Jim: I would think so.

Toni: And, and justice forms a part of it. You know, the three essential ingredients of, of a real f- habit of forgiveness I’ll say, are, are justice and mercy and humility. And so the justice part of it, meaning that you have to hear the story, like, you, you can’t-

Jim: Mm.

Toni: … enter any process of forgiveness and expect it to be meaningful without fleshing out the story from both people’s perspectives.

Jim: Right? And I, I think even hearing your story, I’m going back to when you shared that you could still pray and read the word together and refer to scripture, that, if I woulda heard just that, I would’ve predicted that you would be where you’re at today.

Carey: Mm.

Toni: Mm.

Carey: Uh, without it, I doubt we would be.

Toni: Mm.

Jim: Y- correct.

Carey: I think you’re right.

Jim: And that’s why I, I jumped on that-

Toni: Mm.

Jim: … last time because it, it is a profound statement if you, as a difficult, struggling couple-

Toni: Yes.

Jim: … can actually hang onto spiritual truth in that battle, the likelihood that you’re gonna come out on the other side okay is probably pretty high. And it did tie into that humility factor. You know, we are selfish, selfish creatures.

Toni: (laughs) Mm-hmm.

Jim: And, you know, and I, and I talk to marriage experts a lot. And it, the conclusion that I’ve come to is that marriage is set up for us to become more like Christ, to become more selfless.

Toni: Mm-hmm.

Jim: And we do not do well with that.

Toni: Mm-hmm.

Jim: Generally. Unless you go through some valleys, in my opinion, like you guys have.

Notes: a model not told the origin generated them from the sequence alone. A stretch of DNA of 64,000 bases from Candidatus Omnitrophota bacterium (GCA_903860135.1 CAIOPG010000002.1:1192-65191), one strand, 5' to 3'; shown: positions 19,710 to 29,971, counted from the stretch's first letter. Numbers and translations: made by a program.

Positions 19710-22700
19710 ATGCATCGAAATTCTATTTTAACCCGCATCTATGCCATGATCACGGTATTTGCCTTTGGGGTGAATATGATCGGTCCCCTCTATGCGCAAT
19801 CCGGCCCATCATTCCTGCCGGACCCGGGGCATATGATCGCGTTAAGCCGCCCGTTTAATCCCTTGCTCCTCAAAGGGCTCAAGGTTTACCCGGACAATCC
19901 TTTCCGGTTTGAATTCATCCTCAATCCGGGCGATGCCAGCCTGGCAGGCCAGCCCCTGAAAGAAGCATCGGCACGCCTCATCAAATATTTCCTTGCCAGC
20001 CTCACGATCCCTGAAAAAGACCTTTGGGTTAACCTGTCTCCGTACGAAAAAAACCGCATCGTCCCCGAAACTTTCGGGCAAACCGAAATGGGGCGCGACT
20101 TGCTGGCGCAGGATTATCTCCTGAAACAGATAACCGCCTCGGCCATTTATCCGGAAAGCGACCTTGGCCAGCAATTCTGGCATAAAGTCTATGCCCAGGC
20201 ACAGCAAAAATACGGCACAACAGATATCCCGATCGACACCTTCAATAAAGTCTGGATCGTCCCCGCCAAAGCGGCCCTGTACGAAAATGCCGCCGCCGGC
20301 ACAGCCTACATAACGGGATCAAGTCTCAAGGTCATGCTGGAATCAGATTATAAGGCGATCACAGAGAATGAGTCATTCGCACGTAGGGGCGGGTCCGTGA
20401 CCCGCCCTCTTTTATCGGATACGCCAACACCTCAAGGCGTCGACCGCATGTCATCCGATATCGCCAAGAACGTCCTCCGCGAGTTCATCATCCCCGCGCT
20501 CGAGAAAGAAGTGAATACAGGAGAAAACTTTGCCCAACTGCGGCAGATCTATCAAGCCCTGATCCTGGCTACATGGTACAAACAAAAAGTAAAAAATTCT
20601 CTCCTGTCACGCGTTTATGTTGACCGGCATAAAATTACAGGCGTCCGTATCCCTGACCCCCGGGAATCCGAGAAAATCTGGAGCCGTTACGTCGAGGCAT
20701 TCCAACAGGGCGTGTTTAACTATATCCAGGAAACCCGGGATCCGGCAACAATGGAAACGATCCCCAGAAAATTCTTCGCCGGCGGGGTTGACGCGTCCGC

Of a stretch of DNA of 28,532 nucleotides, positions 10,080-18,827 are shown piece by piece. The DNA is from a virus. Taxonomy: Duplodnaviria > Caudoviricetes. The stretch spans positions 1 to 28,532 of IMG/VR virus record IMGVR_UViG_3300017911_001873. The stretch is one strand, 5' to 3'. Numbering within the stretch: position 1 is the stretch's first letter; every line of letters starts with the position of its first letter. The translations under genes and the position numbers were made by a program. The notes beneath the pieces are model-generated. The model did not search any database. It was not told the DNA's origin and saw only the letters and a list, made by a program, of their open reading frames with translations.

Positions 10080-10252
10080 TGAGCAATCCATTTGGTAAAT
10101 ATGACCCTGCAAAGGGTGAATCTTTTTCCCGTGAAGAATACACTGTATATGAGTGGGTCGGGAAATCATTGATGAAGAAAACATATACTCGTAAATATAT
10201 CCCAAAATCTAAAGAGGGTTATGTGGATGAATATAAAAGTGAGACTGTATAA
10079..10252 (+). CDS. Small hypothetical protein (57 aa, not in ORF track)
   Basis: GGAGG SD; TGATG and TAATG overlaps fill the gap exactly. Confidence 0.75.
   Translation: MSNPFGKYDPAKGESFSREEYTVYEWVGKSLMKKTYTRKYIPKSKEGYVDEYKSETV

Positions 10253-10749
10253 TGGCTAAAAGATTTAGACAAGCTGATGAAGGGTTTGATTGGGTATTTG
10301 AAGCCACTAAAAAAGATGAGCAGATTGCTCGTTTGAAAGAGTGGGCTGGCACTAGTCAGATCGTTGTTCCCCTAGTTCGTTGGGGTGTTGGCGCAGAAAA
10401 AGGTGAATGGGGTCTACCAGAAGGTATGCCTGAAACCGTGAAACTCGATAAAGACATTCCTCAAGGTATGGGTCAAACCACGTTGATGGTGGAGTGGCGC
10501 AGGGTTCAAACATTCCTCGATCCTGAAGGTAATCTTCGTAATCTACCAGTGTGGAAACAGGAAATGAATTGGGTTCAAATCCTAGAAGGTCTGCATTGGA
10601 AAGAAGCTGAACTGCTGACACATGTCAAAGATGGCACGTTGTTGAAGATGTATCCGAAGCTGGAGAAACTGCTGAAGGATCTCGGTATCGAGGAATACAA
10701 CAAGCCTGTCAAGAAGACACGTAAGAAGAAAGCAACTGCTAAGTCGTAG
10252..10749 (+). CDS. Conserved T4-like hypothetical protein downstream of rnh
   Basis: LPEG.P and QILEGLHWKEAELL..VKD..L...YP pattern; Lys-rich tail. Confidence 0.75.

Toni: Mm-hmm.

Jim: And you learn humility and you learn grace and you learn mercy.

Toni: Mm-hmm.

Jim: And, man, it… There’s such, such hard lessons for us. It’s horrible.

Carey: Well, and I think part of justice for me, and I don’t know whether you define it the same way, Toni, but it’s, it’s like, it’s easy, and depending on your background, a lot of families sweep stuff under the carpet. So that didn’t really happen and no, it wasn’t that bad, but I think part of our restoration was saying, “No, I really didn’t say that.” Or, “You really did behave that way.” And it really was that bad.

Toni: Mm-hmm.

Carey: And I think, but, you know, that’s the discipline of confession.

Toni: Mm-hmm.

Carey: And it doesn’t just say confess your sins to God, it says confess your sins to each other. And I think as we did that and we kinda realized… ‘Cause I think sometimes you’ll say, “Oh, it’s okay.” And I’m like, “No, it’s not okay. It’s not okay that I did that or acted that way.” And then other times I’m like, “I didn’t even think I did anything.” Right?

Toni: Mm-hmm.

Carey: So we, you still get those moments.

Jim: (laughs) You and I are so similar-